Validation of Risk Score in Predicting Early Readmissions in Decompensated Cirrhotic patients: A Model Based on the Administrative Database.
Hepatology. 2018 Sep 15;:
Authors: Mumtaz K, Issak A, Porter K, Kelly S, Hanje J, Michaels AJ, Conteh LF, El-Hinnawi A, Black SM, Abougergi MS
INTRODUCTION: The early readmission in patients with decompensated liver cirrhosis leads to enormous burden on healthcare utilization.
METHODS: Retrospective cohort study using the 2013 and 2014 Nationwide Readmission Database (NRD) was conducted. Patients with diagnoses of cirrhosis and at least one feature of decompensation were included. The primary outcome was to develop a validated risk model for early readmission. Secondary outcomes were to study 30-day all cause-readmission rate and most common reasons for readmission. Multivariable logistic regression model was fit to identify predictors of readmissions. Finally, a risk model named as Mumtaz Readmission risk score was developed for prediction of 30-day readmission based on 2013 NRD and validated on 2014 NRD.
RESULTS: A total of 123,011 patients were included. The 30-day readmission rate was 27%. 79.6% of patients were readmitted with liver related diagnoses. Age <65 years, Medicare or Medicaid insurance, non-alcoholic etiology of cirrhosis, ≥3 Elixhauser score, presence of hepatic encephalopathy (HE), ascites, variceal bleeding, hepatocellular carcinoma, paracentesis, hemodialysis and discharge against medical advice were independent predictors of 30-day readmission. This validated model enabled patients with decompensated cirrhosis to be stratified into low (<20%), medium, (20-30%) and high (>30%) risk of 30-day readmissions.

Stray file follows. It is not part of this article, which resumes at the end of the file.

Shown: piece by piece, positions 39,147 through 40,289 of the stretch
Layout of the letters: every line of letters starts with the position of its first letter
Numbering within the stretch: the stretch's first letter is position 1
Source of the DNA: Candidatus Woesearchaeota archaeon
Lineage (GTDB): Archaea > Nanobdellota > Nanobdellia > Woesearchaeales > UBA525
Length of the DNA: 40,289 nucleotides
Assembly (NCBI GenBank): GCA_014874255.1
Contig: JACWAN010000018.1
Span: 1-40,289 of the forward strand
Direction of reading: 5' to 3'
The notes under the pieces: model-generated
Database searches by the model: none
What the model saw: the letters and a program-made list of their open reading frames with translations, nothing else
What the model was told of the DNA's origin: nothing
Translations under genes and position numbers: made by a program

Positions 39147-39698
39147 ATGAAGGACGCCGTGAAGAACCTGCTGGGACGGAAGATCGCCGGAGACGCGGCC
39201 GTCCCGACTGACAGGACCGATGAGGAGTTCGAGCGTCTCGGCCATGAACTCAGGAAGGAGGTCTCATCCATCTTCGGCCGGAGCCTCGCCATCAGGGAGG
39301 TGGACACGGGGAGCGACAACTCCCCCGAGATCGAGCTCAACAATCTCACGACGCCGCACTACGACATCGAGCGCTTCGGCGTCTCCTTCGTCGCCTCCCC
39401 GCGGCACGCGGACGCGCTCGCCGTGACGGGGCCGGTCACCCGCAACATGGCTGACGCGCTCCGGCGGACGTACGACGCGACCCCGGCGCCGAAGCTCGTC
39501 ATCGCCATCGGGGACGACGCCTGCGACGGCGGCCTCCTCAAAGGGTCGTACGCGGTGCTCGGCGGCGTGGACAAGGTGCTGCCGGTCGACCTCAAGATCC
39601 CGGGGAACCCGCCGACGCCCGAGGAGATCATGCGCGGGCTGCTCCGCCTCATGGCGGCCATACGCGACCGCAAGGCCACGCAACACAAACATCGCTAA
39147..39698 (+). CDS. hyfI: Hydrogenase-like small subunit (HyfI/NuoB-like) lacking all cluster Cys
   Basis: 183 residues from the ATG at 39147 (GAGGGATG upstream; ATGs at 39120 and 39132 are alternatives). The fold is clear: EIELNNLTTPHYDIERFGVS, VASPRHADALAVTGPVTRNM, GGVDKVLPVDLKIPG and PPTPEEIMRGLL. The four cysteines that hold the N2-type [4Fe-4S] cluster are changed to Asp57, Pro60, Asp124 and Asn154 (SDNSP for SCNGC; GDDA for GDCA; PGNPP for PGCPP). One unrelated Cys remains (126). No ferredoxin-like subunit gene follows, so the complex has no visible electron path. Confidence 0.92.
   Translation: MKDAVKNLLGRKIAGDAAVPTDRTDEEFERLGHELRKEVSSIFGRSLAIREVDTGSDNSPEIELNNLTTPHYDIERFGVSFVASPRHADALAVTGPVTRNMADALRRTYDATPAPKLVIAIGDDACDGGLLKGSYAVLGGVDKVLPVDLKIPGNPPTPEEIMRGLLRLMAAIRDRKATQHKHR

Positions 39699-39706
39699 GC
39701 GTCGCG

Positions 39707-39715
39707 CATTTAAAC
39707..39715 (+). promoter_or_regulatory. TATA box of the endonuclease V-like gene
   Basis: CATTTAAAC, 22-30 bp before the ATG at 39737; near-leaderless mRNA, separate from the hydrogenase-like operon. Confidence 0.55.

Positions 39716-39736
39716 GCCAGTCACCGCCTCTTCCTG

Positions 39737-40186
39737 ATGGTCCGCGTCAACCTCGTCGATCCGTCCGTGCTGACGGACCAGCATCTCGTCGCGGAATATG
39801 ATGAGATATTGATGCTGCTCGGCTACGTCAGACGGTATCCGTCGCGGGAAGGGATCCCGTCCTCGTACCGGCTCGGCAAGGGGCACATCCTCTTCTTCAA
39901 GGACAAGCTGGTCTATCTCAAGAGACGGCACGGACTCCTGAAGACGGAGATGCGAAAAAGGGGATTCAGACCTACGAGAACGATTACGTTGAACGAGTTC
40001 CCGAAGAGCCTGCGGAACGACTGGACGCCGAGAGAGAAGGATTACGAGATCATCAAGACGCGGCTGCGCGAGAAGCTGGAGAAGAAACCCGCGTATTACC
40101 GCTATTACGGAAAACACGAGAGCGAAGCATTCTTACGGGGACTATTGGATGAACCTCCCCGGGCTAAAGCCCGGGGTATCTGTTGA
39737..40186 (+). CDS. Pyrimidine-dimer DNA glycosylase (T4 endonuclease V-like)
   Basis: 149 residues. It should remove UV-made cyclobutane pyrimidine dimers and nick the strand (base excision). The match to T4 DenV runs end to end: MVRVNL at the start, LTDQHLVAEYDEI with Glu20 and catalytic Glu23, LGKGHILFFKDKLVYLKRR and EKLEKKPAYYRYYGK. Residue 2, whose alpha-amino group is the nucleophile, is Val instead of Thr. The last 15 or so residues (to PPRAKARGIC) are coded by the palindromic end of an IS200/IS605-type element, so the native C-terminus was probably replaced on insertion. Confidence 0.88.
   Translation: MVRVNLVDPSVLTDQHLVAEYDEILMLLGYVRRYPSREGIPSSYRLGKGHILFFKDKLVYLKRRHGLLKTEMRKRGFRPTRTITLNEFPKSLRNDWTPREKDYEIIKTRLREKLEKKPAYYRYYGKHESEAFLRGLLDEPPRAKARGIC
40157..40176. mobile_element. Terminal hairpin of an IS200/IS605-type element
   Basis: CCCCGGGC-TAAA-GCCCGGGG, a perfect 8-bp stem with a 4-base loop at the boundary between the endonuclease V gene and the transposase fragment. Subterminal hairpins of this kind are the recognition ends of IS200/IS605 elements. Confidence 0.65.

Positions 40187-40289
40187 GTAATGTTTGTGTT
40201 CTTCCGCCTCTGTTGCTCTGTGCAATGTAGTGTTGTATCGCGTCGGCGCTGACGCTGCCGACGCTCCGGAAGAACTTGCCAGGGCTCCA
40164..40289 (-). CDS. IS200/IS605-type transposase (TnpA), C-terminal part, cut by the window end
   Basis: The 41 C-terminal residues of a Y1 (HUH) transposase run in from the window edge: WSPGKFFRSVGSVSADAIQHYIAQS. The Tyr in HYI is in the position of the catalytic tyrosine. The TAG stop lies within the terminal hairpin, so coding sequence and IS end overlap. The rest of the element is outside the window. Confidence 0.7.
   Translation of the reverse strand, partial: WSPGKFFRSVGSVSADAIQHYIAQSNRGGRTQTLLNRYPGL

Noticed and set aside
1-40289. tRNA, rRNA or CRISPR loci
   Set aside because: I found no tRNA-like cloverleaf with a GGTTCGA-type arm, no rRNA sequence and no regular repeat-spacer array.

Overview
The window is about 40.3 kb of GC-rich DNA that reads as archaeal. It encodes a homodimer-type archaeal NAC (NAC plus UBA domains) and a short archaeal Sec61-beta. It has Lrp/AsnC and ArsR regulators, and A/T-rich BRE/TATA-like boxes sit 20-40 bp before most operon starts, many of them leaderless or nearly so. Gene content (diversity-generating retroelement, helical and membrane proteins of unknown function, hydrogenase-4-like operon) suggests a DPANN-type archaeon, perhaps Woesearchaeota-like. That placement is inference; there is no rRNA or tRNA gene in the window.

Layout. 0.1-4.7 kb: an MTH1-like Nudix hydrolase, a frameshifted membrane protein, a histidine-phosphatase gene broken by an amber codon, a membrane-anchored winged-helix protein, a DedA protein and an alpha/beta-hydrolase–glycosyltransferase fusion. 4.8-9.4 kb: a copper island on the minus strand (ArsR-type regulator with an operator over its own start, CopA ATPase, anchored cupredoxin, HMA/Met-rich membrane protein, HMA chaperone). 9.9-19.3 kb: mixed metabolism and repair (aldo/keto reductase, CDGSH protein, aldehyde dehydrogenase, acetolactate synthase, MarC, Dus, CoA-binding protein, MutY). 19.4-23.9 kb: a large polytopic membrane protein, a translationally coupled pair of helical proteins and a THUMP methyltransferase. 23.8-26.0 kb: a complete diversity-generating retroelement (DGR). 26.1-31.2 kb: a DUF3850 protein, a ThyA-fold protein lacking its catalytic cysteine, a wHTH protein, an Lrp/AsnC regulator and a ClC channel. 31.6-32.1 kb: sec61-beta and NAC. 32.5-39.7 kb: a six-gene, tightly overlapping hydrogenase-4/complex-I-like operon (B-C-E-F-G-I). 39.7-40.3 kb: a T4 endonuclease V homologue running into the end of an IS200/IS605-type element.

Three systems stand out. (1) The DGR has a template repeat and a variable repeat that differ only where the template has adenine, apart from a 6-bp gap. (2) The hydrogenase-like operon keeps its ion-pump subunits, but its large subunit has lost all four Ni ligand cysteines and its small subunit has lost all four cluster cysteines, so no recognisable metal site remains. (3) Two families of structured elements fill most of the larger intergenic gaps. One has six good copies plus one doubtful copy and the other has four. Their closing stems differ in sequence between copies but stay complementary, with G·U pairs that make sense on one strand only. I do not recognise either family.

CONCLUSION: One third of patients with decompensated cirrhosis are readmitted within 30 days of discharge. The use of simple risk scoring model with high generalizability, based on demographics, clinical features and interventions can bring refinement to the prediction of 30-day readmission in high risk patients. Mumtaz readmission risk score highlights the need for targeted interventions in order to decrease rates of readmission within this population. This article is protected by copyright. All rights reserved.
PMID: 30218583 [PubMed - as supplied by publisher]